Although Rhodiola Rosea has been extensively studied as an adaptogen with various health-promoting effects, it’s properties remain largely unknown in the West. This may be partially due to the fact that the bulk of research has been published in Slavic and Scandinavian languages.

Traditional folk medicine used Rhodiola Rosea to increase physical endurance, work productivity, longevity, resistance to high altitude sickness, and to treat fatigue, depression, anemia, impotence, gastrointestinal ailments, infections, and nervous system disorders. In mountain villages of the Republic of Georgia, a bouquet of roots is still given to couples prior to marriage to enhance fertility and assure the birth of healthy children. In Middle Asia, Rhodiola Rosea tea was the most effective treatment for cold and flu during severe Asian winters. Mongolian doctors prescribed it for tuberculosis and cancer. For centuries, only family members knew where to harvest the wild “golden roots” and the methods of extraction. Siberians secretly transported the herb down ancient trails to the Caucasian Mountains where it was traded for Georgian wines, fruits, garlic, and honey. Chinese emperors sent expeditions to Siberia to bring back the “golden root” for medicinal preparations.

Rhodiola Rosea has also been used as an astringent and for the treatment of hernia, leucorrhoea (vaginal discharge), hysteria, and headache. In 1755 Rhodiola Rosea was included in the first Swedish Pharmacopoeia. Vikings used the herb to enhance their physical strength and endurance. German researchers described the benefits of Rhodiola Rosea for pain, headache, scurvy, hemorrhoids, as a stimulant, and as an anti-inflammatory.

There are still more scientific studies being held in which scientists are exploring its diverse physiological effects. Future medical applications are being developed including medicines to treat diseases such as cancer and radiation sickness, and enhancing physical and mental performance.

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Increase Sexual Desire & Intimacy with all Natural Macuna Pruriens

Macuna Pruriens is commonly known as cowhage (Latin) and kiwanch (Sanskrit). Traditionally, Mucuna pruriens find use in number of diseases and is commonly used as carminative, hypotensive & hypoglycemic agent. From phytochemistry point of view, the drug contains L-dopa, tryptamine alkaloids, lecithin and tannins.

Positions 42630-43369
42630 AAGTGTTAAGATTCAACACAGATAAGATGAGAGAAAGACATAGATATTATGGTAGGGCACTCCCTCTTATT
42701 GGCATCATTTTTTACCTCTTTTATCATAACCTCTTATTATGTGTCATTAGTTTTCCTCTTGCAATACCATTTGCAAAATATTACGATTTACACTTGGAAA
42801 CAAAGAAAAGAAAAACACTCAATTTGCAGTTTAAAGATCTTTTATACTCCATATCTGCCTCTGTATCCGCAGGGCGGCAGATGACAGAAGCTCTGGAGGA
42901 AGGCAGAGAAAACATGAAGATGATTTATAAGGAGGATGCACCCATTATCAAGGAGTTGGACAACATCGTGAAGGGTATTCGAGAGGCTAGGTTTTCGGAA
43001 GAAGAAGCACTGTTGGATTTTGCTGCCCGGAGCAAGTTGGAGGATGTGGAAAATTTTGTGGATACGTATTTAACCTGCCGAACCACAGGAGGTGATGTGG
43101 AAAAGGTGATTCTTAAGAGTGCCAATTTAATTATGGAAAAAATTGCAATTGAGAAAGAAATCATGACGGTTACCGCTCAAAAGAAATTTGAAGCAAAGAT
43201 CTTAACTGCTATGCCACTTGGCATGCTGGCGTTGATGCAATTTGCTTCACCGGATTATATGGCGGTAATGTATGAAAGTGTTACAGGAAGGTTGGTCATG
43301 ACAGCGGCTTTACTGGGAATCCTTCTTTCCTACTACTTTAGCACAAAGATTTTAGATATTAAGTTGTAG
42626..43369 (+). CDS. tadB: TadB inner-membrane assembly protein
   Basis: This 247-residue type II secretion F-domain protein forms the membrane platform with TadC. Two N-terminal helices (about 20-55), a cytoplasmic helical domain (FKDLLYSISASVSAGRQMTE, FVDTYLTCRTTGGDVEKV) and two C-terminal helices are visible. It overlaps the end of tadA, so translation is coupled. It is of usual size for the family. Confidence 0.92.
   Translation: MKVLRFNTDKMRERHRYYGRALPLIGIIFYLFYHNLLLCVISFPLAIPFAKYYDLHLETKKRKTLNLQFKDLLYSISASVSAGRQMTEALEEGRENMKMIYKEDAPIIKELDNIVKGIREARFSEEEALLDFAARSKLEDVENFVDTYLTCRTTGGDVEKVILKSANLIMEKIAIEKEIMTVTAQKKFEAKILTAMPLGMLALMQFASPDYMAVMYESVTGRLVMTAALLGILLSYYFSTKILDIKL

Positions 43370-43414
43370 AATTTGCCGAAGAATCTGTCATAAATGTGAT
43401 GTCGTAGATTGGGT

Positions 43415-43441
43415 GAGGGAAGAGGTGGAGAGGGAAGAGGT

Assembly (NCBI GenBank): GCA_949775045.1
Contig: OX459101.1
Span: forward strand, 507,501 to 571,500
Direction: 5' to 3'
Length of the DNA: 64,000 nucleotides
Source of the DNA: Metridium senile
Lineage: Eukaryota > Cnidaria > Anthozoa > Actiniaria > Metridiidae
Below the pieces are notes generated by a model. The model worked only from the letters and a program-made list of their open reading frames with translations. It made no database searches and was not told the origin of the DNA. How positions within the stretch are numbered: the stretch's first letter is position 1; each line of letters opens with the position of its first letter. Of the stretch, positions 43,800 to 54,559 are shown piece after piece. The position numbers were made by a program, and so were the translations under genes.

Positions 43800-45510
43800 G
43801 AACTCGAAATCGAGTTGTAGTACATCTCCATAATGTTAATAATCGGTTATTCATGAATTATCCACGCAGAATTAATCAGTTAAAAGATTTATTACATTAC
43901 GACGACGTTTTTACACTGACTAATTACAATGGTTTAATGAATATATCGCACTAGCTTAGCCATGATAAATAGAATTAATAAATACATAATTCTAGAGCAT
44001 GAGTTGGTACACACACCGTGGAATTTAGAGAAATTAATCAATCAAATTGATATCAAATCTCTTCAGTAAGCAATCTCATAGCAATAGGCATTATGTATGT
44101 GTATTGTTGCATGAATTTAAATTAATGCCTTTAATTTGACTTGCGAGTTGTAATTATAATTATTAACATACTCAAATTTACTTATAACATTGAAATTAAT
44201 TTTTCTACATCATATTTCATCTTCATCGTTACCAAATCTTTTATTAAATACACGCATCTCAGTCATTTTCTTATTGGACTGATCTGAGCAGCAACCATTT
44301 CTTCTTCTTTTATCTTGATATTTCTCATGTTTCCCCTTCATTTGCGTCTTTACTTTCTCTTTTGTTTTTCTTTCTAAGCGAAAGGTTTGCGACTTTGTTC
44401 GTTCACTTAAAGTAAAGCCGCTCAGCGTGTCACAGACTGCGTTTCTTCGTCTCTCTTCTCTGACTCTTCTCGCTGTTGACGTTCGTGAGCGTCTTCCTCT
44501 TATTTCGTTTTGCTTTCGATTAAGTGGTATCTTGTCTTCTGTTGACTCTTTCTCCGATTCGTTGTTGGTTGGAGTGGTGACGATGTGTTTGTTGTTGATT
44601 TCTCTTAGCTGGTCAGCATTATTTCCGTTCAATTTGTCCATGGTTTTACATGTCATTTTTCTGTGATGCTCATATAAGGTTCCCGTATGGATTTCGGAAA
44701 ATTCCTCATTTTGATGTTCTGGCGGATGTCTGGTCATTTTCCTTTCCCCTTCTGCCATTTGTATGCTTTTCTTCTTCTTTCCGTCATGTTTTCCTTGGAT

Traditionally Macuna Pruriens has been used to increase sexual desire and ability, The seeds of the mucuna pruriens plant produce chemicals that support healthy levels of testosterone in both men and women. It also aids in the production of a hormone commonly associated with the “pleasure system” of the brain, providing feelings of enjoyment and motivation.

L-Dopa is an amino acid that converts into dopamine. Dopamine is an essential component of our body and it’s required for proper functioning of the brain. Research discovered the body converts the amino acid tyrosine into L-dopa; L-dopa is then converted into dopamine. Without the neurotransmitter dopamine to serve a damping effect on neural transmissions, muscles become tense and tremble.

L- Dopa contains natural secretagogues which may support the body’s ability to stimulate the natural release of growth hormone. The blood carries the dopamine into the brain, where it naturally increases HGH production from the pituitary gland. The increased dopamine levels also optimize the production of other hormones, including testosterone, leading to increased sex drive and improved sexual performance for both men and women, beneficial in stimulating muscle growth, as well as burning fat from fat cells.

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Natural Diuretics to Promote Healthy Urination

Alfalfa, Corn Silk , dandelion, gravel root, horsetail, hydrangea, hyssop, juniper berries, oat straw, parsley, seawrack, thyme, uva ursi, white ash and yarrow can be used in tea form for their diuretic properties.

Diuretics promote the formation of urine by the kidney. All diuretic drugs cause a person to “lose water” enhancing the excretion of both sodium and chloride in the urine so that water is excreted with them.